Public-private partnerships (PPPs) are increasingly used to provide infrastructure services. Even though PPPs have the potential to increase eﬀiciency and improve resource allocation, contract renegotiations have been pervasive. We show that existing accounting standards allow governments to renegotiate PPP contracts and elude spending limits. Our model of renegotiations leads to observable predictions: (i) in a competitive market, ﬁrms lowball their oﬀers, expecting to break even through renegotiation, (ii) renegotiations compensate lowballing and pay for additional expenditure, (iii) governments use renegotiation to increase spending and shift the burden of payments to future administrations, and (iv) there are signiﬁcant renegotiations in the early stages of the contract, e.g. during construction. We use data on Chilean renegotiations of PPP contracts to examine these predictions and ﬁnd that the evidence is consistent with the predictions of our model. Finally, we show that if PPP investments are counted as current government spending, the incentives to renegotiate contracts to increase spending disappear.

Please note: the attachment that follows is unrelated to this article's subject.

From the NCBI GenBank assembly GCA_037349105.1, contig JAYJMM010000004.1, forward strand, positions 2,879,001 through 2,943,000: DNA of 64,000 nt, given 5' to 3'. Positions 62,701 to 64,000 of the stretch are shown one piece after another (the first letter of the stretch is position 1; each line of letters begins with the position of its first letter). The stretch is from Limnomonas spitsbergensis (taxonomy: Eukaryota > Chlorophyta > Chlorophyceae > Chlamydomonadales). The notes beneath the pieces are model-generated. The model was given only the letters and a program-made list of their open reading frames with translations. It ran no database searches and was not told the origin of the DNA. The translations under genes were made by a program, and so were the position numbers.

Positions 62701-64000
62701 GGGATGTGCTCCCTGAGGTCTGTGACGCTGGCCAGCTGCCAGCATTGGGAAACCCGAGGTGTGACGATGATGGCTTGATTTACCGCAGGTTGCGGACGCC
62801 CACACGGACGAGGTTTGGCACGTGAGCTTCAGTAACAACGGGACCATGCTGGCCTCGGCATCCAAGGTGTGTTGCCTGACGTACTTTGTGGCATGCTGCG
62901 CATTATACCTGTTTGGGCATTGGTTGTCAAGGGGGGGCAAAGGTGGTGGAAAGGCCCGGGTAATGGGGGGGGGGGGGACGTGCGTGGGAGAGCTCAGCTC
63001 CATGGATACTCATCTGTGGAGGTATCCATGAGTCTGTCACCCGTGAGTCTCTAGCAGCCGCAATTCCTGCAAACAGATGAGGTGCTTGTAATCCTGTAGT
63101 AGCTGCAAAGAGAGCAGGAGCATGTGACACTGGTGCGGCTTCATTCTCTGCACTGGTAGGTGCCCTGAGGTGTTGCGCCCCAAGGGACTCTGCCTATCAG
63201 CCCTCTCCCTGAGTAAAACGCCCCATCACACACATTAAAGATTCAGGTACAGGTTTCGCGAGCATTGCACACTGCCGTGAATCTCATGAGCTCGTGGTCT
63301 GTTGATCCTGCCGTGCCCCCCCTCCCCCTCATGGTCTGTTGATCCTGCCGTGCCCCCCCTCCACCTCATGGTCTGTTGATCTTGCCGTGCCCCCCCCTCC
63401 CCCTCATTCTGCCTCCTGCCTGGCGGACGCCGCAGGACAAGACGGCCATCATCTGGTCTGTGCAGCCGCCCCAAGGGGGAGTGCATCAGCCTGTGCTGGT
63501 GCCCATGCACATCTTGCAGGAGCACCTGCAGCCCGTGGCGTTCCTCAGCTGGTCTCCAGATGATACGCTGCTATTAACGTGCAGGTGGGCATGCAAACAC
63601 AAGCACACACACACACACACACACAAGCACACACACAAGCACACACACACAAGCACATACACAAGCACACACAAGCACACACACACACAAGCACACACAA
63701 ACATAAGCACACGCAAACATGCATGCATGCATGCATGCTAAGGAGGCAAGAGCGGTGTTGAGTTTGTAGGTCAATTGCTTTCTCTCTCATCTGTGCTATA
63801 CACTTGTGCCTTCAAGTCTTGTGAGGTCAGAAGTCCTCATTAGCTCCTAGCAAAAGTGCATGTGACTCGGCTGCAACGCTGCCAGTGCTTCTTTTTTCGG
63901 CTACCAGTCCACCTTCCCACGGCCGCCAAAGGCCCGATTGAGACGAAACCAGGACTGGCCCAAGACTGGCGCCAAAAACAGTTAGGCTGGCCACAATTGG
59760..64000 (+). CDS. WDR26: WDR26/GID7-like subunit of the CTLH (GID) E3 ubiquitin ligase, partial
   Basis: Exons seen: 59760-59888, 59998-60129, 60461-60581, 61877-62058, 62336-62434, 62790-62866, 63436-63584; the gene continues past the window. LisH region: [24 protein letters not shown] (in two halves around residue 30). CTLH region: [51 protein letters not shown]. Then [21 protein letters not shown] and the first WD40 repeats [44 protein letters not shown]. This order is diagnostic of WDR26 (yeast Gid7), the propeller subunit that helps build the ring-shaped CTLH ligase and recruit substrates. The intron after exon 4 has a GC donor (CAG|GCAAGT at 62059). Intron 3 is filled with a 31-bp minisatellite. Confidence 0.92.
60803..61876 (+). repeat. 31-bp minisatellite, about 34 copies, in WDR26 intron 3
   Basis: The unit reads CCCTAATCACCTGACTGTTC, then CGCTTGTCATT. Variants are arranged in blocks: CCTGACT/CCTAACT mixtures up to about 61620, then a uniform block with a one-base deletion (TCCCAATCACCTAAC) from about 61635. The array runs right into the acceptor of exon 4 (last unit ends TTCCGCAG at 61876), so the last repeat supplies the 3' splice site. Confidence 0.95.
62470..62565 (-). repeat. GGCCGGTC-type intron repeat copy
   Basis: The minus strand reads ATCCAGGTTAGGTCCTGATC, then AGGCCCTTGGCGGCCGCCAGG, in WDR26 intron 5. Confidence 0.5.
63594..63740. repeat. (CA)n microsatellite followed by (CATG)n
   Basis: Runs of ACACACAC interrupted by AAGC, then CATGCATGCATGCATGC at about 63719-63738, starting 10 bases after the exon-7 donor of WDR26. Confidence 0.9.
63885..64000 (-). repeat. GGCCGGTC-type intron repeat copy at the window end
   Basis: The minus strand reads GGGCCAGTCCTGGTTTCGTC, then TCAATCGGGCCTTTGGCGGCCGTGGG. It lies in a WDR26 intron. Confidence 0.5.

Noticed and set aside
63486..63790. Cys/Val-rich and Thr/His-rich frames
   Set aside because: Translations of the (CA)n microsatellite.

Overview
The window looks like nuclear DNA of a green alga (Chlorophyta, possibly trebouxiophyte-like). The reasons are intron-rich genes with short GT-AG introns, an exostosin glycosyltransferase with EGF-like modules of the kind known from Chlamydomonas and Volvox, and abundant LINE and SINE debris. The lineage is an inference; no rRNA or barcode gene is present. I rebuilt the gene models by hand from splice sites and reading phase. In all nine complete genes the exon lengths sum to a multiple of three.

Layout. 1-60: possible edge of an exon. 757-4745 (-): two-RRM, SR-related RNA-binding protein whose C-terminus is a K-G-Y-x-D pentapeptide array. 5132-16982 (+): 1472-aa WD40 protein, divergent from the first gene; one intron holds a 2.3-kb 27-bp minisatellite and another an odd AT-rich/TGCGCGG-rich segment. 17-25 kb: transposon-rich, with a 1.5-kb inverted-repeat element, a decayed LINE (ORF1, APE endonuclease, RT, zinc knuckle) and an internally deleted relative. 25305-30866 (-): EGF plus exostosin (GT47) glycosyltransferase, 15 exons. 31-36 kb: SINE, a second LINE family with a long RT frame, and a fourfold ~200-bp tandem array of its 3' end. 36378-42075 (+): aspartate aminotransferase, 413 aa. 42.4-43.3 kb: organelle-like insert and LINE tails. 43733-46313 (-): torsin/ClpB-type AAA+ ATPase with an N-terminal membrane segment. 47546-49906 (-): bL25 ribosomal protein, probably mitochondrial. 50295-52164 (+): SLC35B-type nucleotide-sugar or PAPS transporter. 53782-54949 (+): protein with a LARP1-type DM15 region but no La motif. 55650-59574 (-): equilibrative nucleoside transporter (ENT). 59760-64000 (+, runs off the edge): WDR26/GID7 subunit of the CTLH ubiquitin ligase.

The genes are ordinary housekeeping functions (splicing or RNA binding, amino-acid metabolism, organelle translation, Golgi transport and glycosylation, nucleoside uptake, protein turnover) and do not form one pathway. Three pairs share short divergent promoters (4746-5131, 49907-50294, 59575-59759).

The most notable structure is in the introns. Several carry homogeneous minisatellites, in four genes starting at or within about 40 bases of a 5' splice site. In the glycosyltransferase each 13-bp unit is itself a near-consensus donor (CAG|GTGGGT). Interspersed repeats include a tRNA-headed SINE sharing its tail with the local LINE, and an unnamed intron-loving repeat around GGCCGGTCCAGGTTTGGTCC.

Engel, Eduardo; Fischer, Ronald; and Galetovic, Alexander, "Soft Budgets and Renegotiations in Public-Private Partnerships" (2009). Cowles Foundation Discussion Papers. 2042.